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The authors estimated the prevalence and severity of cutaneous allodynia (CA) in individuals with primary headaches from the general population.
We mailed questionnaires to a random sample of 24,000 headache sufferers previously identified from the population. The questionnaire included the validated Allodynia Symptom Checklist (ASC) as well as measures of headache features, disability, and comorbidities. We modeled allodynia as an outcome using headache diagnosis, frequency and severity of headaches, and disability as predictor variables in logistic regression. Covariates included demographic variables, comorbidities, use of preventive medication, and use of opioids.
Complete surveys were returned by 16,573 individuals. The prevalence of CA of any severity (ASC score ≥3) varied with headache type. Prevalence was significantly higher in transformed migraine (TM, 68.3%) than in episodic migraine (63.2%, p < 0.01) and significantly elevated in both of these groups compared with probable migraine (42.6%), other chronic daily headaches (36.8%), and severe episodic tension-type headache (36.7%). The prevalence of severe CA (ASC score ≥9) was also highest in TM (28.5%) followed by migraine (20.4%), probable migraine (12.3%), other chronic daily headaches (6.2%), and severe episodic tension-type headache (5.1%). In the migraine and TM groups, prevalence of CA was higher in women and increased with disability score. Among migraineurs, CA increased with headache frequency and body mass index. In all groups, ASC scores were higher in individuals with major depression.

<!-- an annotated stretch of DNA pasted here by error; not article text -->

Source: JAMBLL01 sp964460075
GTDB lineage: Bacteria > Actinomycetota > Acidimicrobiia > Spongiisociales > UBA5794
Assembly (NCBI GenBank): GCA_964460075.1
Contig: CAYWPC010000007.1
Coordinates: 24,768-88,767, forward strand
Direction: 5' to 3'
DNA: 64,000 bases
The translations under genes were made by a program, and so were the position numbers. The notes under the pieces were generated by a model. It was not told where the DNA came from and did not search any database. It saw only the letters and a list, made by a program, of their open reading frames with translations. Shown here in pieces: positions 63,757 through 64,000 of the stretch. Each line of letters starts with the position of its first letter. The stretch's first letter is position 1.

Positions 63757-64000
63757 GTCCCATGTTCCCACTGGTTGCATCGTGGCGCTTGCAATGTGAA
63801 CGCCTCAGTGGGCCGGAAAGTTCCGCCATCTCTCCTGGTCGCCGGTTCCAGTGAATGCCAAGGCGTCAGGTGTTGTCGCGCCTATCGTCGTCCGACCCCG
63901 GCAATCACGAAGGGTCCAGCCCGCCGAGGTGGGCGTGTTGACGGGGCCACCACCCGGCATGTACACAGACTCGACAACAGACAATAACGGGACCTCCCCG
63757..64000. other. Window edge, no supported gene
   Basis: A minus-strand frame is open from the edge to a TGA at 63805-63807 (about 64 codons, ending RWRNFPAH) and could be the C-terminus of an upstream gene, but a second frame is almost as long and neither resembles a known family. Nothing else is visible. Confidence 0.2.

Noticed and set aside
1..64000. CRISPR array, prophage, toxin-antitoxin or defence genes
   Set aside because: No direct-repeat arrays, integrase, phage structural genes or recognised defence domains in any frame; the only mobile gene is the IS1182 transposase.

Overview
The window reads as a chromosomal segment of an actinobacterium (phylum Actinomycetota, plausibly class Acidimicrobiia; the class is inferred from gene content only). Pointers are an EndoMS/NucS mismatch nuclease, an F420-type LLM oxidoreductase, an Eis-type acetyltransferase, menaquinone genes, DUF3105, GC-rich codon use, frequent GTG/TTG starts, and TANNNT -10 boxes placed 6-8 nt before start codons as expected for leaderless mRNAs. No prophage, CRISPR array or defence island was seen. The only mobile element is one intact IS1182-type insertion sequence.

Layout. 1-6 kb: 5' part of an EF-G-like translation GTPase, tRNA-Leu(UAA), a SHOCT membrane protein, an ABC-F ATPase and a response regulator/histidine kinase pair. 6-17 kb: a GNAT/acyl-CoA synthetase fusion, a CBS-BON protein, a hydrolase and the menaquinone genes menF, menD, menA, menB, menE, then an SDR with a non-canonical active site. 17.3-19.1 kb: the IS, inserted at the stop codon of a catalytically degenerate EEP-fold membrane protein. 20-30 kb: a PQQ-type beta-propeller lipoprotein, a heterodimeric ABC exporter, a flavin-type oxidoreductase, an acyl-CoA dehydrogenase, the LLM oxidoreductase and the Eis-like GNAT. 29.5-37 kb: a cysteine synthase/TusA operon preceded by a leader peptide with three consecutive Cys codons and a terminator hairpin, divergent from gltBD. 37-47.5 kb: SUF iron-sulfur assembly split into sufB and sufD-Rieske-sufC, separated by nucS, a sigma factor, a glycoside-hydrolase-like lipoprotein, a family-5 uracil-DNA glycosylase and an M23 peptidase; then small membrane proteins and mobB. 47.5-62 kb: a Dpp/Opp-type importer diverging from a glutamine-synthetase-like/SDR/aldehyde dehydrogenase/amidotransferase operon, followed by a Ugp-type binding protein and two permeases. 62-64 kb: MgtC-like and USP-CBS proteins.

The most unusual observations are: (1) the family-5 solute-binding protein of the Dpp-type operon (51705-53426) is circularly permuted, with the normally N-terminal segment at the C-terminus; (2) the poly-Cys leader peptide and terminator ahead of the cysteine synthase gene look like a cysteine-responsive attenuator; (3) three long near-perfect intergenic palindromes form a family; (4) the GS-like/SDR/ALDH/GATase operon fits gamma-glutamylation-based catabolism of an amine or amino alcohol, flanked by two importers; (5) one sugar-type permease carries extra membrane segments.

Cutaneous allodynia (CA) is more common and more severe in transformed migraine and migraine than in other primary headaches. Among migraineurs, CA is associated with female sex, headache frequency, increased body mass index, disability, and depression.
Central sensitization, an increased excitability of spinal and medullary dorsal horn neurons resulting from ongoing input from C-fiber nociceptors, may lead to cutaneous allodynia (CA), a neurologic condition characterized by pain elicited by ordinary nonnociceptive stimulation of the skin.1,2 During migraine, facial CA is likely to be a clinical manifestation of sensitization at the level of the trigeminal nucleus caudalis.3,4 In clinic-based studies, most migraineurs develop CA during the course of an attack.5-8 In migraine, CA has been proposed as a predictor of poor response to triptan therapy8 as well as a risk factor for disease progression.9